Openness challenged: the university at risk?

Universities are seen as core institutions of an open society, a condition and foundation for open, democratic, fair and sustainable societies, by nurturing human talent and independent knowledge creation and dissemination. They increasingly subscribe to the principles of open science as to conduct research in open connection with society.

Openness, open borders, an open higher education system, is recognized as a necessary condition for universities to compete and collaborate internationally, to contribute to an open society, to global challenges, and the public good. However, openness cannot any longer be taken for granted in the changing global context. Rising geo-political tensions, conflict, security concerns, and illiberal trends jeopardize institutional autonomy, academic freedom and weaken the university’s ability to play its role as a core institution of the open society.
In particular the EU, a strong proponent of openness, is being challenged by a shifting globalization paradigm, weakened multilateralism, and internal tensions, all putting the values of an open society under pressure, and potentially, the university at risk. With a view to the multi-level governance reality of the EU in the wider global context, the Platform, as part of the strategic theme Institutions for Open Societies, will work the key question out along three lines of inquiry.

Key question

How can the university, its institutional autonomy and associated duty to protect academic freedom, be upheld and enhanced in a world in which openness is being challenged and the core values of an open society are under siege?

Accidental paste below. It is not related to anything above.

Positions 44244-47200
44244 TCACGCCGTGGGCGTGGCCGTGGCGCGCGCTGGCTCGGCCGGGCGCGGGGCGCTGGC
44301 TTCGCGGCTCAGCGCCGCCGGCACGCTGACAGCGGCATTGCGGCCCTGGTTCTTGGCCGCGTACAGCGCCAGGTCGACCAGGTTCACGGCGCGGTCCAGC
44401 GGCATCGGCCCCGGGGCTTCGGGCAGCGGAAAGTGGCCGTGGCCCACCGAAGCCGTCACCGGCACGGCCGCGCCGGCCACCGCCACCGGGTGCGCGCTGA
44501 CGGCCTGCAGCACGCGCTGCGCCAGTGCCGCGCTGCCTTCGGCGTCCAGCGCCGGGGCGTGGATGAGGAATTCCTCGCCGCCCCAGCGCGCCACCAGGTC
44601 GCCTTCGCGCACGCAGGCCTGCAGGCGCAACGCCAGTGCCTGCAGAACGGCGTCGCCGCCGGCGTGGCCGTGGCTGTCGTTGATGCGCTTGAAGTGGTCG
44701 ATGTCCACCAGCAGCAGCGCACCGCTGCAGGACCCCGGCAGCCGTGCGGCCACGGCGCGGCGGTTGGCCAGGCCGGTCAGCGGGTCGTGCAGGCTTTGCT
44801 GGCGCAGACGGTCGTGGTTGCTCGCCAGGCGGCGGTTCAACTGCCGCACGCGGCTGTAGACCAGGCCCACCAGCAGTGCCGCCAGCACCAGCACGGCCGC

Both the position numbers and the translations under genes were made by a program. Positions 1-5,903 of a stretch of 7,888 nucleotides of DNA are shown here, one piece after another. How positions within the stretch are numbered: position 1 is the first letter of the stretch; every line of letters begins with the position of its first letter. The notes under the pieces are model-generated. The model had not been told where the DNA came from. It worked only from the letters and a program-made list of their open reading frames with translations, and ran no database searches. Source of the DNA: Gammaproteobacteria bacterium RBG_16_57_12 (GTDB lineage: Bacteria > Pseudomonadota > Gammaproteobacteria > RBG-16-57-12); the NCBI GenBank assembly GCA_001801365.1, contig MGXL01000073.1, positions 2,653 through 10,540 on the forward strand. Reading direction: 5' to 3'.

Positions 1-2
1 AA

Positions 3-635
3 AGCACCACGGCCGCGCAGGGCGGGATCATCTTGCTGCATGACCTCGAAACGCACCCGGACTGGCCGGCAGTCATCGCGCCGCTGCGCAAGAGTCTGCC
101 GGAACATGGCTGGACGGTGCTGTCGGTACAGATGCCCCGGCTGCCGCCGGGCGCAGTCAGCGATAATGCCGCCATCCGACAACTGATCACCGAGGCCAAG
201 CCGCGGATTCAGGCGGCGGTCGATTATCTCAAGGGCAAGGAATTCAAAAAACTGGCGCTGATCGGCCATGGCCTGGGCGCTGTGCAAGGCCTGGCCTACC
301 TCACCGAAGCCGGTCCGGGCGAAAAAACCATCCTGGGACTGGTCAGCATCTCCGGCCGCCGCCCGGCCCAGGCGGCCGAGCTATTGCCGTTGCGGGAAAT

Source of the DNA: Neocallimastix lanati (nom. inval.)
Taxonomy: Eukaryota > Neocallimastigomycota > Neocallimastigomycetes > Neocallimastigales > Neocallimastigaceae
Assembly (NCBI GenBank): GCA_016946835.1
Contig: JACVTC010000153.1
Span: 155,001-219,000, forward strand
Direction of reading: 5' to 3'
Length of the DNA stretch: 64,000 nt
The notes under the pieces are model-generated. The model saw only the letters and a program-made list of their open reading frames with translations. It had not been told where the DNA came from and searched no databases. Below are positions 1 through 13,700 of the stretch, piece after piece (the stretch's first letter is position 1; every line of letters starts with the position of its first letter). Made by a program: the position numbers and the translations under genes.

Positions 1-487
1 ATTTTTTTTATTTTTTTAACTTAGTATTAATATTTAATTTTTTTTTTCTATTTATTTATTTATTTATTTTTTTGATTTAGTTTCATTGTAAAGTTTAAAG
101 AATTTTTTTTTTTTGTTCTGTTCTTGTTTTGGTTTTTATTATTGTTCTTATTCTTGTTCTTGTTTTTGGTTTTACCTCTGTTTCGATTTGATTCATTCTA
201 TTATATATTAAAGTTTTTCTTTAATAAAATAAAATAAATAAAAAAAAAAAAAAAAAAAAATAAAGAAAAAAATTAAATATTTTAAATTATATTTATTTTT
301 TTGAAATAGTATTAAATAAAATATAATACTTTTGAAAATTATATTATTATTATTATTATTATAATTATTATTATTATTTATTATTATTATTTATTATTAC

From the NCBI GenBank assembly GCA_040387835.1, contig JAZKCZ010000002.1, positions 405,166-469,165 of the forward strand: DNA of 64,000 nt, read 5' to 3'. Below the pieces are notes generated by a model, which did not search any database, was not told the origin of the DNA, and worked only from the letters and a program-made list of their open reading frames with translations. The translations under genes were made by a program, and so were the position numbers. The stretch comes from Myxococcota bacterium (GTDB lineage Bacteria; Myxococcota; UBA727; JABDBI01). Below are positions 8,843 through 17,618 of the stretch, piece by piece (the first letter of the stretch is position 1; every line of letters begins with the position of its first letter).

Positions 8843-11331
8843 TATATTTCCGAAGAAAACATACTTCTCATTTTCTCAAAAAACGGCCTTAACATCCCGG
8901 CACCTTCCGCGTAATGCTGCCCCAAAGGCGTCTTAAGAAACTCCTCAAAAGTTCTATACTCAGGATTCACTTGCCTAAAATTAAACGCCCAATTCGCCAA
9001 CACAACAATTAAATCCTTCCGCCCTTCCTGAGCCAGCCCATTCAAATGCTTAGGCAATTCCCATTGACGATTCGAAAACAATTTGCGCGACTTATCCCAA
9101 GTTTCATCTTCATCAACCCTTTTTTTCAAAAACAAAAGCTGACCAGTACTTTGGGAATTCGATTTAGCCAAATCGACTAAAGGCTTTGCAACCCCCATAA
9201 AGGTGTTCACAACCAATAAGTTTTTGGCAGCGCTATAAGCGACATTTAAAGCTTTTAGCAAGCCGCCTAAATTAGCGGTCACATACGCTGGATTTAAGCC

Legal-policy dimension

  • What role and responsibilities do institutions at various levels of governance in the EU (EC, members states) have in this respect and how are these divided and coordinated?
  • Is the EU sufficiently equipped to protect the university, its institutional autonomy, and in particular academic freedom as it is enshrined in the CFREU (art 13)? Both against internal and external threats?

Historical perspective

  • How can universities face the challenges to their autonomy and academic freedom and stand firm to defend the values of an open society, system and global cooperation?
  • What can be learned from the past; were universities (always) on the right side of history (e.g. the colonial past)?
  • What when books are banned or burned, or authors are being cancelled?

Educational challenge

  • How to prepare students for the 21st century?
  • Are students sufficiently aware of the virtues and values of an open society? Do they know enough about their hard-won history?
  • Are they ready to face the global reality and to sustain them into a future in which western universalism is being challenged